Aronofsky’s ‘Noah’ an Old Testament scolding

  • By Robert Horton Herald Movie Critic
  • Wednesday, March 26, 2014 7:04pm
  • LifeGo-See-Do

There has always been something a little Old Testament about Darren Aronofsky’s films, so maybe it makes sense that he’s going back to the source for his new movie. The director of “Black Swan” and “The Wrestler” is on board with the original disaster epic: Noah and the flood.

Armed with the latest in computer-generated effects, Aronofsky is quite serious about this telling of the biblical tale — even grim, you might say. Noah, played by a glowering Russell Crowe, is a man convinced that his Creator plans to drown the world.

Curiously, Aronofsky shrugs off a couple of staples of the Sunday-school rendition of the story: Noah’s social ostracizing for believing in the flood (and the resulting gotcha when all the nonbelievers get soaked), and the majesty of the animals heading two-by-two into the ark.

This “Noah” focuses on a moral fable. It would be unfair to spell out Aronofsky’s twist on the story, as the movie itself doesn’t reveal it until we’re halfway through and the ark is rising on the water. But it’s an interesting idea, and it gives Aronofsky a chance to indulge in his customary scolding of humanity.

That ark itself is an imaginative vessel, a squared-off behemoth that looks as though it might actually float. Before the rain starts to fall, Noah must deal with a local chieftain (Ray Winstone) who causes trouble, and with giant rock monsters that are described as “fallen angels.”

Jennifer Connelly, Crowe’s co-star from “A Beautiful Mind,” plays his wife here; Logan Lerman and Douglas Booth are their oldest sons. Emma Watson, getting out from under the “Harry Potter” umbrella, is taken into the family as a wounded child.

Everybody overacts, although Crowe maintains his dignity. The feverish pitch indicates just how seriously “Noah” takes itself, and it comes as no surprise that at some point Noah pauses to recount the early verses of the book of Genesis, complete with “Tree of Life”-style psychedelic birth-of-life imagery.

For sheer spectacle, the movie certainly uses a big paintbrush, which is sometimes fun to gaze at. But it frankly takes too long to get to Aronofsky’s truly original variation on the tale, as well as introducing the hint (if I’m not mistaken) of a theme from “The Searchers” running beneath the parable.

The liberties taken with the brief biblical tale of Noah have caused the usual Hollywood vs. religion “controversy,” which in this case is pretty silly (especially given the tortured sincerity with which Aronofsky approaches his storytelling). The movie’s not against religion. It just isn’t very good.

“Noah” (two stars)

A return to the biblical tale of the flood, as Noah (Russell Crowe) builds his ark with the help of giant rock monsters. Director Darren Aronofsky adds a couple of interesting twists to the story, turning it into a grim moral tale that takes itself very, very seriously. With Jennifer Connelly.

Rating: PG-13, for violence

Opening: Friday at Alderwood Mall, Edmonds Theater, Everett Stadium, Galaxy Monroe, Marysville, Stanwood Cinemas, Sundance Cinemas Seattle, Thorton Place Stadium, Woodinville, Cascade Mall, Oak Harbor Plaza.

Talk to us

More in Life

Josh Haazard Stands inside his workspace, the HaazLab, where he creates a variety of cosplay props and other creative gadgets, on Thursday, Aug. 4, 2022, at his home in Monroe, Washington. (Ryan Berry / The Herald)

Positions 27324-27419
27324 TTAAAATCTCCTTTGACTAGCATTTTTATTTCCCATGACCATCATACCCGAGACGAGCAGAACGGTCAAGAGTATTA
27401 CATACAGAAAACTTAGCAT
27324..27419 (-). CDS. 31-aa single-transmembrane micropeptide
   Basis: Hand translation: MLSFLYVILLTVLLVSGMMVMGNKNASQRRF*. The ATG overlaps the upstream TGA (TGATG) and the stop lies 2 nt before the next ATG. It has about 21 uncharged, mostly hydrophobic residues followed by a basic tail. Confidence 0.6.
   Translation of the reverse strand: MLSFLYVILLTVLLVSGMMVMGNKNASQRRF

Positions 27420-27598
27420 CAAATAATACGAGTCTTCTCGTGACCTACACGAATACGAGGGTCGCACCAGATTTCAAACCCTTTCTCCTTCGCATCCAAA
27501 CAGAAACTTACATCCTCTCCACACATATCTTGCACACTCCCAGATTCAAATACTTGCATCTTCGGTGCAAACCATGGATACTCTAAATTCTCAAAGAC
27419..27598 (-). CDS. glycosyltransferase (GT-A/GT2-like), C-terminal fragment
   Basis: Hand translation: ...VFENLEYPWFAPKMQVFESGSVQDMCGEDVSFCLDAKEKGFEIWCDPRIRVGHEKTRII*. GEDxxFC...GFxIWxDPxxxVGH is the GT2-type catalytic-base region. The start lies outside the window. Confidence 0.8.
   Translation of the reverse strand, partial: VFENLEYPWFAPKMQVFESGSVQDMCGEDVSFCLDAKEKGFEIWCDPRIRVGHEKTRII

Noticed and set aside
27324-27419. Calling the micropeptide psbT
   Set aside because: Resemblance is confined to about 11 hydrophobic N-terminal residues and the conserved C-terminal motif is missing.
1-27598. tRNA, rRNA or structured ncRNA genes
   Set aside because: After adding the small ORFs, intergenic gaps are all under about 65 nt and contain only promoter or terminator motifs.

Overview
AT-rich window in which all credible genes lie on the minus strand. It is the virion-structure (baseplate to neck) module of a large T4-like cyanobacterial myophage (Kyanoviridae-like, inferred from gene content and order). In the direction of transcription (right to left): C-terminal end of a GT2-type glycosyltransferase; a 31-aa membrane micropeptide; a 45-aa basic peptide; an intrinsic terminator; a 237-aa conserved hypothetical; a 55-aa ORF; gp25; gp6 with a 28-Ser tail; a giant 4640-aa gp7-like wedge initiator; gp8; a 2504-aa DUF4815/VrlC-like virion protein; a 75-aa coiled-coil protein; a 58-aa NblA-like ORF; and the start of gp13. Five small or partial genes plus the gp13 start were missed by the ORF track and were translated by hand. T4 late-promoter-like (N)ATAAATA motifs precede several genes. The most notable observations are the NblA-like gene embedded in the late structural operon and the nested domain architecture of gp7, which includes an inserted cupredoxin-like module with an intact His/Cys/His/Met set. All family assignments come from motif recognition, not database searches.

This contraption crafter turns junk into sci-fi weaponry

Joshamee “The Chief” Haazard is a costume prop maker in Monroe. He transforms trash into treasure.

Shawn McQuiller of Kool & The Gang performs at the New Orleans Jazz and Heritage Festival, on Sunday, May 8, 2022, in New Orleans. (Photo by Amy Harris/Invision/AP)
Music, theater and more: What’s happening in Snohomish County

Kool & The Gang and Average White Band are coming soon to a casino near you. Queensryche also is due in Arlington.

For your kids’ sake, stress less about their grades this school year

Don’t make a big deal over grades. Instead, encourage out-of-classroom activities and remember, learning is supposed to be fun.

At the prehistoric fortress of Dun Aengus, the dramatic west cliffs of Ireland meet the turbulent sea as Europe comes to an abrupt end. (Rick Steves' Europe)
Enjoy the simple life on Ireland’s starkly beautiful Aran Islands

Three limestone islands make up the Aran Islands: Inishmore, Inishmaan, and Inisheer.

American Queen changes COVID protocols; can I get a refund?

fter American Queen changes its COVID protocols, Patricia Voorhees Furlong and her husband want to skip their river cruise. Is that allowed? Or, will they lose out on $7,858?

Preston Brust, left, and Chris Lucas of LOCASH perform during CMA Fest 2022 on Thursday, June 8, 2022, at the Chevy Riverfront Stage in Nashville, Tenn. (Photo by Amy Harris/Invision/AP)
Music, theater and more: What’s happening in Snohomish County

The country music duo Locash drops by the Angel of the Winds Casino on Saturday. And there’s the Summer Meltdown festival at its new home near Snohomish all weekend.

‘Poco Orange’ Red Hot Poker. (Terra Nova Nurseries)
Warmer weather means brighter, hotter colors in the garden

Here are seven plants that will bring a blazing pop of color to your outdoor spaces.

The 2022 Lexus GX has a 301-horsepower V8 engine, six-speed automatic transmission, and full time all-wheel drive. (Lexus)
Updated 2022 Lexus GX 460 expands list of standard features

Navigation and a 10.3-inch multimedia system with Android Auto and Apple CarPlay are included.

Bruce Johnson has an exhibit on the history of clowns at the Lynnwood Library in Lynnwood, Washington on August 11, 2022. (Kevin Clark / The Herald)
Clown historian takes the funny business very seriously

Bruce Johnson, a.k.a “Charlie the Juggling Clown,” wants to pass his craft down to future generations.

Most Read